1. Stock market winner ...
This is the kind of news you can put your money on. It was a good week to be a gambling stock following a major announcement from the Chinese government about its debaucherous zone of betting better known as Macau. The semi-autonomous peninsula is home to China's growing betting industry and just announced that it's earned $12.6 billion in gambling revenue so far in just 2014 alone, a 20% jump from last year.
Macau isn't the only one to gain here -- U.S. gambling giants Las Vegas Sands (NYSE:LVS) and Wynn Resorts (NASDAQ:WYNN) popped on the news, as both own some hefty properties in the area. CEO Sheldon Adelson of LVS wasn't shy about the news, sending a written statement out after its release that his company enjoyed "record" gains in the region.
But the big change, whether you're on Wall Street or planning your bachelor party, is what this means for ol' Vegas. For LVS, its Macau resorts are already earnings more than their namesake properties back in the United States. Wynn's net revenue was also nearly three times as much in Macau as it was in Las Vegas during the final quarter of 2013. It's no wonder LVS is already up 1.5% year to date.
2. ... And stock market loser
We'd love to spare you all the "academic" analogies, but it was time-out time last week for Apollo Education Group (NASDAQ:APOL). That name might not sound familiar to you, but it's the money behind the legendary online institution the University of Phoenix, whose television ads have blitzed your TV screen for the past decade, encouraging you to get a degree in psychology while in your pajamas.
Apollo had a tough week for a couple of key reasons. First, its earnings report, released earlier in the week, showed a 19% drop in revenues from the same period last year, down to $679.1 million. Behind that drop was a just as concerning number for investors -- a 17% decrease in enrollment at the University of Phoenix, as the company added only 32,000 students to its virtual platform.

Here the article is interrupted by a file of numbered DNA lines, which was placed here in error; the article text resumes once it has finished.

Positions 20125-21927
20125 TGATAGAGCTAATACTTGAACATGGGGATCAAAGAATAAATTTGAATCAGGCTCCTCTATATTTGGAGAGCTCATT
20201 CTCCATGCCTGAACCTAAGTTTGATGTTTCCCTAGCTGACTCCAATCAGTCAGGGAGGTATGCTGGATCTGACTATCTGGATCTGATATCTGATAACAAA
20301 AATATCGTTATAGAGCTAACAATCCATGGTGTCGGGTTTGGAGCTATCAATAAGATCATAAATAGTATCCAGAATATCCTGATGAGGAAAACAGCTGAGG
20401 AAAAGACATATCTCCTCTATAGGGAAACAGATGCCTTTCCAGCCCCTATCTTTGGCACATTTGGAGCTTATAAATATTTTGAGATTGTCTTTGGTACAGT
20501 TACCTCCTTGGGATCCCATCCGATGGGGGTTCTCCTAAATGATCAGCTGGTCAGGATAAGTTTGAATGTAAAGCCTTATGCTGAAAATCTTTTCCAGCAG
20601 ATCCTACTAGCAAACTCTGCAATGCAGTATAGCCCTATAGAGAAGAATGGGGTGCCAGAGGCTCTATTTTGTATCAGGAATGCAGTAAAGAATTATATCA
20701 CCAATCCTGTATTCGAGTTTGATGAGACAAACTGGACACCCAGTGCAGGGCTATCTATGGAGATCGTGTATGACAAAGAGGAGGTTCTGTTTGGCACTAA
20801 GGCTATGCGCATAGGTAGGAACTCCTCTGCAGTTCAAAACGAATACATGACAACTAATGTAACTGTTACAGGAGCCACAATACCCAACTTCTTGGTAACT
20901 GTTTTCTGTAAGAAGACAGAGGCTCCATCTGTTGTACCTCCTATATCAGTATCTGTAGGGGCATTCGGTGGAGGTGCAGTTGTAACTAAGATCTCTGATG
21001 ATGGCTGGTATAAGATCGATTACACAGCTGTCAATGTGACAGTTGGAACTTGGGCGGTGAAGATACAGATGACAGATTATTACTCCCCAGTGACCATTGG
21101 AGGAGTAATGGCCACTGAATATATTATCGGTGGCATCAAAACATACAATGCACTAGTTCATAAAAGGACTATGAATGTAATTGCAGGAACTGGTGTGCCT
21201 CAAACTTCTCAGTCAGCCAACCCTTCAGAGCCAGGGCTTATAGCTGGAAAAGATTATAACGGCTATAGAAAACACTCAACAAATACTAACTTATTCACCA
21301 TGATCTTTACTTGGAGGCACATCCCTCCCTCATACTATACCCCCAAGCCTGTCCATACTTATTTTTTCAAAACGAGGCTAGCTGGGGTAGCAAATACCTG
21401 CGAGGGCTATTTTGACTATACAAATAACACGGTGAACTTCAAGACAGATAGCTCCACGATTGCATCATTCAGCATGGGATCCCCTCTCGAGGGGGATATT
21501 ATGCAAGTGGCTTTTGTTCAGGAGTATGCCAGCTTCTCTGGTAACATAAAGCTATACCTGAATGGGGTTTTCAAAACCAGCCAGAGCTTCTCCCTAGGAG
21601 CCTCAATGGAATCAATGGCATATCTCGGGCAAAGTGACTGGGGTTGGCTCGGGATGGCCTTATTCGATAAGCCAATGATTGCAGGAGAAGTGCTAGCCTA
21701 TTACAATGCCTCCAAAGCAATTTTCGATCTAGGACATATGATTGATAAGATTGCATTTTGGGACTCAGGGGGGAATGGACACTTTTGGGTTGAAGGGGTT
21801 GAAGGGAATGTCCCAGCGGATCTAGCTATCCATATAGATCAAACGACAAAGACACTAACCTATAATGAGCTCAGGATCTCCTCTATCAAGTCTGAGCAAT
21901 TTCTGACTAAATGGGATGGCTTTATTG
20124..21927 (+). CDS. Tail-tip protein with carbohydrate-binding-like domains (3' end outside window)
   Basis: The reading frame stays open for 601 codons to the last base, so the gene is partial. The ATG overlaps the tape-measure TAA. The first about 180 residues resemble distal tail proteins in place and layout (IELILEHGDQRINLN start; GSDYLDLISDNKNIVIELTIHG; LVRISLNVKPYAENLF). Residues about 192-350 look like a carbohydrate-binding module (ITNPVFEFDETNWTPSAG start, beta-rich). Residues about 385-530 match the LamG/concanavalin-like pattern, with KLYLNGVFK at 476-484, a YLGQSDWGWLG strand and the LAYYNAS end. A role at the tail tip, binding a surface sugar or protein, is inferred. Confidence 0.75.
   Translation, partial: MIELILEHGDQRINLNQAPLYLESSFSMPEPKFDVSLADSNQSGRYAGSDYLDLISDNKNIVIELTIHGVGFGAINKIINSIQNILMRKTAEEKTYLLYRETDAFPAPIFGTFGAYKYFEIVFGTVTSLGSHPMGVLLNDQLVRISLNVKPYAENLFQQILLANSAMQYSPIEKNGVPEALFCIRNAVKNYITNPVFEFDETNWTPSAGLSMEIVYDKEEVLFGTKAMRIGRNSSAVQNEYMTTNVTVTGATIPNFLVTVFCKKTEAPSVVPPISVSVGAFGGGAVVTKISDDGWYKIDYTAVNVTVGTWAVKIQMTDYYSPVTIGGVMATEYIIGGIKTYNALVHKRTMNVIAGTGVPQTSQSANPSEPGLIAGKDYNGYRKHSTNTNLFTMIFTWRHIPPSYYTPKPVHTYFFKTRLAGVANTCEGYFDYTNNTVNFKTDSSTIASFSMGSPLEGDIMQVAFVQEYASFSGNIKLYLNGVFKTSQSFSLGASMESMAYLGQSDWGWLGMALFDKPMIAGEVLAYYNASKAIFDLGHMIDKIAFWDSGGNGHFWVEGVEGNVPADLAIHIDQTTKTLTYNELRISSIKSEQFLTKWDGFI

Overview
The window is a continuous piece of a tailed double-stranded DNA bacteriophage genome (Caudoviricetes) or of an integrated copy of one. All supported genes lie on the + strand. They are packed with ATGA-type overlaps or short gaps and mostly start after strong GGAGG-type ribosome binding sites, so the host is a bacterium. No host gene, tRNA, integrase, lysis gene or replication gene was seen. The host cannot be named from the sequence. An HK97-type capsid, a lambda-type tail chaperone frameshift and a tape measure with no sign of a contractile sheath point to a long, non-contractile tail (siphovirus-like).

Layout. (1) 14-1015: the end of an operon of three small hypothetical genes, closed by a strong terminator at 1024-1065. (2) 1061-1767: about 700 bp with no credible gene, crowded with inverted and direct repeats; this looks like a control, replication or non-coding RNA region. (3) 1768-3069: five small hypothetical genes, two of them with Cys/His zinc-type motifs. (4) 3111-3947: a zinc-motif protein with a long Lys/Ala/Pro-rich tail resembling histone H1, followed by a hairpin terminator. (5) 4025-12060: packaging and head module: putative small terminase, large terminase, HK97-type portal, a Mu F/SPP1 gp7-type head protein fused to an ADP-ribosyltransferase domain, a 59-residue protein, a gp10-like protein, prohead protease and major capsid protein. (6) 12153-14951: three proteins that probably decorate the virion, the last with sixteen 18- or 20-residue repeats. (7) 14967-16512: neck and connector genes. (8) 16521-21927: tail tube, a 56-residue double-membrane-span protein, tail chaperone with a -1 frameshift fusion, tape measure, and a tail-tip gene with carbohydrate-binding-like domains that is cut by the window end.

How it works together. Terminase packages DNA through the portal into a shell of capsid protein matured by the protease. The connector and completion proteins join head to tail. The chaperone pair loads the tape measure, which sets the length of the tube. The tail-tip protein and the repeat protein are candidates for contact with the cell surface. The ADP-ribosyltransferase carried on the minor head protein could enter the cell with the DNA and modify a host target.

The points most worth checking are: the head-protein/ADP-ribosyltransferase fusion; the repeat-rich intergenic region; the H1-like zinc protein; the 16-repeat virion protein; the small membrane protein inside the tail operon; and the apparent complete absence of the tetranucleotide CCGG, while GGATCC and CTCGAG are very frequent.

As we mentioned, that wasn't all -- The "U" is under investigation. Apollo received a subpoena notice earlier in March regarding its business practices on the East Coast. A local inspector general in the region is looking into the financial aid and student retention polices at the University of Phoenix, and that's the kind of publicity that investors aren't too fond of.
3. U.S. car sales drove off the lot
U.S. car manufacturers report sales monthly, and March's figures looked as good as one of those cool concept cars at the New York auto show. General Motors' (NYSE:GM) sales rose 4% and Ford's (NYSE:F) truck sales gained 3.3% from last year, while Chrysler led with 13% sales growth in March. Overall, that's an improvement from February after (like most econ data that month) brutal weather discouraged consumers from leaving home to make non-essential purchases.
4. Janet Yellen speaks of stimulus
New Federal Reserve Chairwoman Janet Yellen redeemed herself -- in a speech in Chicago, she reassured investors that since the economy still has a way to go before it's fully back on its feet (aka the unemployment rate falls a bit further), the Fed will keep using its quantitative easing stimulus policies. In early March, Yellen and the Fed scaled back its monthly bond purchases that keep interest rates low to boost the economy -- investors love econ-pumpin' stimulus juice and were hoping for hints of more stimulus to come.
- Monday: Consumer spending figures
- Tuesday: National Federation of Independent Business' small-business index
- Wednesday: Minutes from the Fed's last policy meeting
- Thursday: The Treasury releases its budget
- Friday: Reuters/University of Michigan consumer sentiment poll
MarketSnacks Fact of the Day: Brazil's World Cup stadium construction sites are "on track" to kill 600 workers per year.
As originally published on MarketSnacks.com
Jack Kramer and Nick Martell have no position in any stocks mentioned. The Motley Fool recommends Ford and General Motors and owns shares of Ford. Try any of our Foolish newsletter services free for 30 days. We Fools don't all hold the same opinions, but we all believe that considering a diverse range of insights makes us better investors. The Motley Fool has a disclosure policy.